Headless cat robot could be future of search-and-rescue missions

An article I wrote for Electronic Products.

The cheetah-cub robot is fast, agile, and on its way to becoming a life-saving machine in times of disaster

Researchers at the Swiss Federal Institute of Technology in Lausanne, Switzerland have created a swift, cat-like robot that could be the prototype for fleet-footed search-and-rescue robots.  With its flexible, lightweight structure, the small robot, called the cheetah-cub robot, mimics feline morphology.

Cheetah-cub robot

The cheetah-cub robot. Image via popsci.com.

Modeled off of the feline leg, each of the robot’s four limbs has three segments in the same proportions as that of a housecat. Even though the robot is headless, that’s not the only thing separating it from the cute and cuddly. With springs in place of a cat’s tendons and small actuators replacing the animal’s muscles in order to convert energy into movement, this 2.2-Ib machine isn’t your typical tabby.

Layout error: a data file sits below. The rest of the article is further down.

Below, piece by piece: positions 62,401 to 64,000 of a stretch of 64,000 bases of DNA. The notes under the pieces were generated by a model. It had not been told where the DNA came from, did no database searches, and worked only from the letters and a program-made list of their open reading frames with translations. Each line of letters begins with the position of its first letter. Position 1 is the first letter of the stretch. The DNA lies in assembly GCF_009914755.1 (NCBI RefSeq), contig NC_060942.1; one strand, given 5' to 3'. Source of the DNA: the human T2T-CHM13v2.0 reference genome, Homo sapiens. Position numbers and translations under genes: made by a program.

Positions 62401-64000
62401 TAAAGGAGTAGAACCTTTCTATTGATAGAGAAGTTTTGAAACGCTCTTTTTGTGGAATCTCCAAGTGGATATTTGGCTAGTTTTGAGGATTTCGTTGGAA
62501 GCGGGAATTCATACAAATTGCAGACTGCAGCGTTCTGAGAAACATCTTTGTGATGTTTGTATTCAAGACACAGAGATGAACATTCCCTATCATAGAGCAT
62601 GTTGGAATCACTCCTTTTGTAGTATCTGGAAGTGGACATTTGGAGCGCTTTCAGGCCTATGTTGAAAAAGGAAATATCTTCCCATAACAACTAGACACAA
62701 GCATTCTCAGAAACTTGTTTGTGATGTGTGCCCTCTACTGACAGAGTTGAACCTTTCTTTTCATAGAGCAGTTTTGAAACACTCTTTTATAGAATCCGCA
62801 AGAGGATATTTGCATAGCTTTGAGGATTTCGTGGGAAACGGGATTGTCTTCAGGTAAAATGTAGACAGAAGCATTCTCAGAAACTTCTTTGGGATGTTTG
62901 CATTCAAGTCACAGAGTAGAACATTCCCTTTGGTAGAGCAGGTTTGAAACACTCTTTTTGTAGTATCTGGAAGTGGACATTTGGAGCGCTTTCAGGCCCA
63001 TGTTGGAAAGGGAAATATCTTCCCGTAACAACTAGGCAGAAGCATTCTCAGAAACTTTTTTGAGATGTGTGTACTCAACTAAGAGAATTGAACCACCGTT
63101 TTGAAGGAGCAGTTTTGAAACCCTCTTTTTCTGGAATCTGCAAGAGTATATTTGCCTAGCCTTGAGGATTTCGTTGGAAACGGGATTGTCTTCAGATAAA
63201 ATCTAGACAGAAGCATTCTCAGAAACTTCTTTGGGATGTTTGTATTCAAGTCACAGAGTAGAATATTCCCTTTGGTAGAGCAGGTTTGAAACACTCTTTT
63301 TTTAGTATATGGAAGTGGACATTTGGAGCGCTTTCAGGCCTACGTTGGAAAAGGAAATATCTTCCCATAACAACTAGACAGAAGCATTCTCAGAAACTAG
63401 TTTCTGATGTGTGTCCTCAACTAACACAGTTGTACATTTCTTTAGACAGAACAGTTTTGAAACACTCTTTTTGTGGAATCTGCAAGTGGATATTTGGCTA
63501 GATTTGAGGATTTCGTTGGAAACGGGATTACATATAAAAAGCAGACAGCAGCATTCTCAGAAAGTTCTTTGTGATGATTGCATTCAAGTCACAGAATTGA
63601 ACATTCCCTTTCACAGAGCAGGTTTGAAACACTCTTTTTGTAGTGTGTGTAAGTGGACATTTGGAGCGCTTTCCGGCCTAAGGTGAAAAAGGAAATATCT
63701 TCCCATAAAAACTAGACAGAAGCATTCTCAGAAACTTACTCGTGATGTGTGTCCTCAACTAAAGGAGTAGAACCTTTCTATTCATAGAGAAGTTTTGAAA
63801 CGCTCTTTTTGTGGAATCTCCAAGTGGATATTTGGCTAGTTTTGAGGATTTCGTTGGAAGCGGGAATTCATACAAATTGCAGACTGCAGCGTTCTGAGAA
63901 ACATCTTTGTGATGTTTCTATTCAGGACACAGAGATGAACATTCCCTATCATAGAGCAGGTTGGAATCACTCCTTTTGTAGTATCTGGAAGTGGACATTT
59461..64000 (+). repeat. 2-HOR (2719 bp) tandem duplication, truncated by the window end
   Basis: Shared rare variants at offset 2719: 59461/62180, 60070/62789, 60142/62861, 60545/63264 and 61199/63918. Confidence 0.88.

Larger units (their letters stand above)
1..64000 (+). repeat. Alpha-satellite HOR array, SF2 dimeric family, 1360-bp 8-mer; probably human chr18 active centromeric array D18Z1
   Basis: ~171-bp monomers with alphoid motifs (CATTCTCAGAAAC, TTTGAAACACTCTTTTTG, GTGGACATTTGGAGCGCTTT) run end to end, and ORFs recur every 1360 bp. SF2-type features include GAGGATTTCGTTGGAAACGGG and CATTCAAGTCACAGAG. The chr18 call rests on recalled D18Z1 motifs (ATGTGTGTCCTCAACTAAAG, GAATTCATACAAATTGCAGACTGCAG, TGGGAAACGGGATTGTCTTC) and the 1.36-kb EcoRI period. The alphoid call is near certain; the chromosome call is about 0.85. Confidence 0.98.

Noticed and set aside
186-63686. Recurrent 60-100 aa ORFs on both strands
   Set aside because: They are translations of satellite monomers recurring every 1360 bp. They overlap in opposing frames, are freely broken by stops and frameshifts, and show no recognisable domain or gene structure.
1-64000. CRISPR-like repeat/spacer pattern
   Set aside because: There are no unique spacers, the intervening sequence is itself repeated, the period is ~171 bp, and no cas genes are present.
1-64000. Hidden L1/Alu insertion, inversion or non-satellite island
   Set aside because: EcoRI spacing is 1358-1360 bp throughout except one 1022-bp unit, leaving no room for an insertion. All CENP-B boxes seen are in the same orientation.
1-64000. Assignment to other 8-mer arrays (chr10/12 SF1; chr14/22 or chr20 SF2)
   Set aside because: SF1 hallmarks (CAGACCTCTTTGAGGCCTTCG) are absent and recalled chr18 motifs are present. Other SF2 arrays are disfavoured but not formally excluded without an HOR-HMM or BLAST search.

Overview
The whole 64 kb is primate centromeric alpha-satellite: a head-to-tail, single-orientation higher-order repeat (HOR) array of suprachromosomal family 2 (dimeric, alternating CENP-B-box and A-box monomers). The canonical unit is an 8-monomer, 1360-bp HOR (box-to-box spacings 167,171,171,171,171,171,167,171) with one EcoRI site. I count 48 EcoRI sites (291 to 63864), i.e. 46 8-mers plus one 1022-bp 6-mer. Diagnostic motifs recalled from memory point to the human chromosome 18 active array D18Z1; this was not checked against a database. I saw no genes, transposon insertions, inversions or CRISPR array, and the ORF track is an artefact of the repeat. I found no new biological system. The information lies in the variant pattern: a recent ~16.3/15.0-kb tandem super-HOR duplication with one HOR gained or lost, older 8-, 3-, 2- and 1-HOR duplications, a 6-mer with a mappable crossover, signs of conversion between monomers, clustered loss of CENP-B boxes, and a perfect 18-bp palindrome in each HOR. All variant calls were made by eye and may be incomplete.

Reaching speeds of up to 3.1 MPH, the cat can travel seven times the length of its body each second. This actually makes it much slower than the average housecat, which can run about 29 body lengths per second, but so far the cheetah-cub robot lives up to its name, as it’s the quickest of all robots its size.

Though it’s still in its experimental stages, the long-term goal of the cheetah-cub robot is to be able to develop fast, ground-gripping machines for use in exploration, especially for search and rescue in natural disaster situations. Although not as agile as a real cat, this robot exhibits excellent auto-stabilization characteristics while running at full speed through many different obstacles. Compared to other robots, the cheetah-cub is light, compact, robust, and can be assembled from inexpensive, available materials.

Check out its cat-like movements in the video below.


What do you think of the fleet-footed cheetah-cub robot? Let us know — leave a comment below.

Story via csmonitor.com

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